As we get closer to the end of 2016, we decided to take a look back at the blogs you liked the most over the year. We were pleased to see that the popular topics covered off our 225th anniversary and the 80th anniversary of the trig pillar as well as many other topics in between. Read your top ten:
The planet Mars became the latest subject in our long line of iconic OS paper maps. The one-off OS Mars map, created using NASA open data and made to a 1:4,000,000 scale, was made to see if our style of mapping has potential for future Mars missions. You can also order a copy for your wall in the OS shop.
You may have heard us saying that there are over 500,000 routes in our OS Maps service…well, we analysed all of that data to look at which areas you most like to #GetOutside and explore. We compiled a list of the 20 most popular grid squares in Britain, using 10 years of public routing data created in OS Maps and its predecessors.
Did you watch ITV’s Countrywise on Friday night? If you tuned in, you’ll have seen Ben Fogle being an honorary surveyor as it became Scafell Pike’s turn for a re-measure. It marked the finale of the re-measurement of Scotland, Wales and England’s famous three mountain highs – Ben Nevis, Snowdon and Scafell Pike.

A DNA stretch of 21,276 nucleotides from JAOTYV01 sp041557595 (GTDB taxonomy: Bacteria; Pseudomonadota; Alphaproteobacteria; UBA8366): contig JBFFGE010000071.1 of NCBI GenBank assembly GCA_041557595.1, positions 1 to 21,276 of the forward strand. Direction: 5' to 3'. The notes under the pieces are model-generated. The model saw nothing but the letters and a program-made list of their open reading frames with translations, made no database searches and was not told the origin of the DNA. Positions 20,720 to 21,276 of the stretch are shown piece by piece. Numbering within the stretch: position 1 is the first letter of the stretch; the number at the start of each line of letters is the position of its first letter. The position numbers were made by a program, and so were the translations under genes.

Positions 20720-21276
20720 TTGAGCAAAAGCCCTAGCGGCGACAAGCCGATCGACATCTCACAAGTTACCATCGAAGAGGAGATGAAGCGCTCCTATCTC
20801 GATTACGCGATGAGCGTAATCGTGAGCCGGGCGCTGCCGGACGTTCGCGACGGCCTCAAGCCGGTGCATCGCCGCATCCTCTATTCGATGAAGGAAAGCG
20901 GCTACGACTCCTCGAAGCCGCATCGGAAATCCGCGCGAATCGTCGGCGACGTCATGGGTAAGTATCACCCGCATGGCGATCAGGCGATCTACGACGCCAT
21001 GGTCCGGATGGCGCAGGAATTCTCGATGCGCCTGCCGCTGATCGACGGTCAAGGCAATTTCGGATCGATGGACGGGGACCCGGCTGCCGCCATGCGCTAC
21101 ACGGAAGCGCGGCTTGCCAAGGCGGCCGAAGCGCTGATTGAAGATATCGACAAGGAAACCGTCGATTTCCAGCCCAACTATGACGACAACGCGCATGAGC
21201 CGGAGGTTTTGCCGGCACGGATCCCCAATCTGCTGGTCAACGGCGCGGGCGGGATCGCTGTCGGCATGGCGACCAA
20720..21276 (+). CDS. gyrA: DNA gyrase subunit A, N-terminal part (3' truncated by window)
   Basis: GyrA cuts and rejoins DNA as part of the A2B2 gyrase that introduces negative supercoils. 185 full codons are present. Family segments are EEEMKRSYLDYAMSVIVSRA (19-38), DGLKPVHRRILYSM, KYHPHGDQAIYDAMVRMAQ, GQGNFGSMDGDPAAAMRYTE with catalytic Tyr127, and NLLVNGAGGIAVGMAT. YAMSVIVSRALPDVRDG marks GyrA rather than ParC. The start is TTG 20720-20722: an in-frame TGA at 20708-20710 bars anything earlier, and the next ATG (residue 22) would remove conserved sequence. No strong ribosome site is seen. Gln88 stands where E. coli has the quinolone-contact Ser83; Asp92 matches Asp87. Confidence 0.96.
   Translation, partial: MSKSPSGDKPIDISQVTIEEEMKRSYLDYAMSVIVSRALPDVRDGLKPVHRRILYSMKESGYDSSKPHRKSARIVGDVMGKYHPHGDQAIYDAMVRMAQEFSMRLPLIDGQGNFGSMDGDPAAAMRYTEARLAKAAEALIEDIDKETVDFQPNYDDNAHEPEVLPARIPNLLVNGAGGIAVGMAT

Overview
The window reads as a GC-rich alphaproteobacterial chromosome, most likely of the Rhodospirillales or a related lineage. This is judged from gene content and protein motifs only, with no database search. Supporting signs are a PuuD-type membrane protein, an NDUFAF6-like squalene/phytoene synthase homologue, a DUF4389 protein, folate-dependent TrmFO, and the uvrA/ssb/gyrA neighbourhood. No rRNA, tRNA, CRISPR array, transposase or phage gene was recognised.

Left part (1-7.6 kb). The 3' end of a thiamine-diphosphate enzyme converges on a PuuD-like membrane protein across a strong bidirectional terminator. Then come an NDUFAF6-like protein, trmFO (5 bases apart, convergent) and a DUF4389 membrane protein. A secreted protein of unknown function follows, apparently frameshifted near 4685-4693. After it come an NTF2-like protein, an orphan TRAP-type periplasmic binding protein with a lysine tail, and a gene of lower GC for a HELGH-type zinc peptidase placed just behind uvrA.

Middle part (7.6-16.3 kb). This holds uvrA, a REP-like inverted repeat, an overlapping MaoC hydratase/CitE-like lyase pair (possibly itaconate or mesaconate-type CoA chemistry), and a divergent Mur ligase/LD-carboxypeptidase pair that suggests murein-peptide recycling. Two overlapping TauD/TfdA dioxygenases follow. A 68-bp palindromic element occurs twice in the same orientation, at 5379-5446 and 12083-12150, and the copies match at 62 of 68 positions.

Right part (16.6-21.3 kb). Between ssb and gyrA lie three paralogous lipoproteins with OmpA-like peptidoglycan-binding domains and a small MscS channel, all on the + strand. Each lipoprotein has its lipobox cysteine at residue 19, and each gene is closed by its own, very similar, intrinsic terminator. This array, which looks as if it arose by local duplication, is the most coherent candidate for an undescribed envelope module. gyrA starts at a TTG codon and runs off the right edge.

G&J Surveys, the team that has made a hobby of measuring the heights of hills and mountains, is ten years old. And the Database of British and Irish Hills (DoBIH) celebrates its 15th birthday this year. John Barnard from G&J Surveys tells us why the two are linked and how they’ve been celebrating.
DoBIH was founded by Graham Jackson and Chris Crocker as a personal tool to help them log their own hill ascents. However, over the years DoBIH evolved into something much bigger with six editors and many hillwalkers supplying data. DoBIH log ten-figure grid references for the summits of hills and found that summit positions are not always so clearly known to warrant this level of accuracy. So G&J Surveys came into existence.